Utilizing Defense Production Act, President Trump Seeks to Force General Motors to Produce Ventilators

Utilizing Defense Production Act, President Trump Seeks to Force General Motors to Produce Ventilators

18:30 - President Donald Trump issued an order Friday that seeks to force General Motors to produce ventilators for coronavirus patients under the Defense Production Act.

Trump said negotiations with General Motors had been productive, “but our fight against the virus is too urgent to allow the give-and-take of the contracting process to continue to run its normal course.”

Trump said “GM was wasting time” and said his actions will help ensure the quick production of ventilators that will save American lives.

Previously Trump has been reluctant to use the act to force businesses to contribute to the coronavirus fight, and it wasn’t clear what triggered his order against GM.

Read more: As U.S. Braces for Coronavirus to Spread, Hospitals Worry About Shortages

The Detroit automaker is farthest along in the effort to make more of the critical breathing machines. It’s working with Ventec Life Systems, a small Seattle-area ventilator maker to increase the company’s production and repurpose a GM auto electronics plant in Kokomo, Indiana, to make the machines. The company said Friday it could build 10,000 ventilators per month starting in April with potential to make even more.

After Trump invoked the act, GM said in a statement that it has been working around the clock for more than a week with Ventec and parts suppliers to build more ventilators. The company said its commitment to build Ventec’s ventilators “has never wavered.”

Trump said that while the White House activated the act against GM, it may not be needed. “Maybe we won’t even need the full activation. We’ll find out,” Trump said Friday in the Oval office.

The move appears aimed at price and volume negotiations with the government. But it’s Ventec, not GM, that is talking with the government, said Chris Brooks, Ventec’s chief strategy officer.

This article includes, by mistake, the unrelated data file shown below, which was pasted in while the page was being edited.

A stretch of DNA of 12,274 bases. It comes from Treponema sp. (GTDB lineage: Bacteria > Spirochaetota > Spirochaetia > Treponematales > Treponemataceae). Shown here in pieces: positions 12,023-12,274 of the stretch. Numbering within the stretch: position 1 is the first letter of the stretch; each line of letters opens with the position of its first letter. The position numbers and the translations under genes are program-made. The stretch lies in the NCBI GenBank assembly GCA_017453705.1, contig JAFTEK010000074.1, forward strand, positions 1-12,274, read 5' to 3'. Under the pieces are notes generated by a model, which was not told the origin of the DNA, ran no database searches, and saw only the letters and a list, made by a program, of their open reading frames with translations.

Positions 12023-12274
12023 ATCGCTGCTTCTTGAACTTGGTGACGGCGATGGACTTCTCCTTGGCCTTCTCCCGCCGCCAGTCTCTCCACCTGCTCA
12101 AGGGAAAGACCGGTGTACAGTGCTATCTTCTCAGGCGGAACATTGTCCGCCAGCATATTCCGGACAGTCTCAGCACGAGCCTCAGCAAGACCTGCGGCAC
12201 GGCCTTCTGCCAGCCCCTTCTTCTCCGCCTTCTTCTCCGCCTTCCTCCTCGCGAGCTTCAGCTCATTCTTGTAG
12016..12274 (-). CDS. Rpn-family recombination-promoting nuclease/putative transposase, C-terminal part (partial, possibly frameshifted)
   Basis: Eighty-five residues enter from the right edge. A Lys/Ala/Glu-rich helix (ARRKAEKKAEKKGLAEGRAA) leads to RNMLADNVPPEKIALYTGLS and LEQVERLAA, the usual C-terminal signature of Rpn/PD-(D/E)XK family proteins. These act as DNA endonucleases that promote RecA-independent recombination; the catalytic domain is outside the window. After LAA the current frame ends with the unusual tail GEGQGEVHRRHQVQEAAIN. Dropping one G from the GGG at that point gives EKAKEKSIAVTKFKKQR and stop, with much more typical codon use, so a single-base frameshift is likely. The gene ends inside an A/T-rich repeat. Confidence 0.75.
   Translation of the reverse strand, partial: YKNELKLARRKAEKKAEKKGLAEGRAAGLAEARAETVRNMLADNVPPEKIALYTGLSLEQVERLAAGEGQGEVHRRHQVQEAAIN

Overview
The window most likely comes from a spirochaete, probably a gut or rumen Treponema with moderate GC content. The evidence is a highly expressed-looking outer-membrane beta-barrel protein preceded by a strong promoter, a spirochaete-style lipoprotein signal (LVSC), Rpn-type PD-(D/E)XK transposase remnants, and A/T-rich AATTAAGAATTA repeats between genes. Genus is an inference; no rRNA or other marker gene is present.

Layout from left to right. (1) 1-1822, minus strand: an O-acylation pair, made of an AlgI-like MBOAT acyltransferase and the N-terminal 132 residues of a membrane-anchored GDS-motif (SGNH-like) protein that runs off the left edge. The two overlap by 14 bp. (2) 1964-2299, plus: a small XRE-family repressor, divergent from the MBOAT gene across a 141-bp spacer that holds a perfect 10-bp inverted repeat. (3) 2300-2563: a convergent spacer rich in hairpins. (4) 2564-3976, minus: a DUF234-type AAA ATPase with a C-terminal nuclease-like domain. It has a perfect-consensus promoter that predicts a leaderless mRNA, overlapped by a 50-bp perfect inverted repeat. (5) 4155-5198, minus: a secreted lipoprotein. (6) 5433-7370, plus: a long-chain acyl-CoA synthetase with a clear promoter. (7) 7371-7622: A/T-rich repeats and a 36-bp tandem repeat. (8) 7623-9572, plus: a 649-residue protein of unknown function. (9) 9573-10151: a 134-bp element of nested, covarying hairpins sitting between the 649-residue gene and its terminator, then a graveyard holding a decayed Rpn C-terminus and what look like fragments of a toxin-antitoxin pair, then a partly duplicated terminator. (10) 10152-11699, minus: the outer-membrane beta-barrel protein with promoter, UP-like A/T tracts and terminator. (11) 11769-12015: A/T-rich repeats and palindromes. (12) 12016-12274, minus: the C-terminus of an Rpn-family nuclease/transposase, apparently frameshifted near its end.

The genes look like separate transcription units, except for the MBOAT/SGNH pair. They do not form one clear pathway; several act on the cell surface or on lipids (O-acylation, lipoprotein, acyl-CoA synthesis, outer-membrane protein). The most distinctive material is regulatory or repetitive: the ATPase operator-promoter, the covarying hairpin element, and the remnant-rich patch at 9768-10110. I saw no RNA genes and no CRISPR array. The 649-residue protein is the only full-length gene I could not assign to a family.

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Ventec ventilators, which are portable and can handle intensive care patients, cost about $18,000 each, Brooks said. That’s much cheaper than the more sophisticated ventilators used by hospitals that can cost up to $50,000, he said.

The Federal Emergency Management Agency has made multiple requests since Sunday for estimates of how many ventilators it can build at what price, and has not settled on any numbers, according to Brooks. That could slow Ventec’s efforts to ramp up production because it doesn’t know how many breathing machines it must build, he said.

Trump’s action came just after a series of tweets attacking GM, alleging that the company promised to build thousands more breathing machines than it can deliver for coronavirus patients and that it wants too much money for them.

“As usual with ‘this’ General Motors, things just never seem to work out,” Trump wrote on Twitter, adding that the company promised 40,000 ventilators quickly but now says it will build only 6,000 in late April. Trump also tweeted that Ford should start making ventilators fast.

The move escalated a feud involving the president, GM, several governors and medical experts over the severity of the crisis and just how many ventilators will be needed to handle it.

Experts say the U.S. is hundreds of thousands of breathing machines short of what it likely will need to treat a rapidly rising number of COVID-19 patients. New York, Michigan, Louisiana and the state of Washington have been singled out as virus hot spots in the U.S.

The series of tweets came just hours after Trump, during a Fox News interview Thursday night, said he had “a feeling” that the number of ventilators being requested to handle the virus was too high. GM said it is offering resources to Ventec “at cost.”

In the interview, Trump questioned whether the number of ventilators requested by hospitals was exaggerated: “I have a feeling that a lot of the numbers that are being said in some areas are just bigger than they’re going to be,” Trump said.

“I don’t believe you need 40,000 or 30,000 ventilators,” he continued. “You know, you’re going to major hospitals sometimes, they’ll have two ventilators. And now, all of a sudden, they’re saying, ‘can we order 30,000 ventilators?’”

His remarks contradicted medical experts and apparently were aimed at New York Gov. Andrew Cuomo, who has been pleading for 30,000 more ventilators to handle an expected surge in critical virus patients during the next three weeks.

“When the president says the state of New York doesn’t need 30,000 ventilators, with all due respect to him, he’s not looking at the facts of this astronomical growth of this crisis,” said New York City’s mayor Bill de Blasio on ABC’s Good Morning America.

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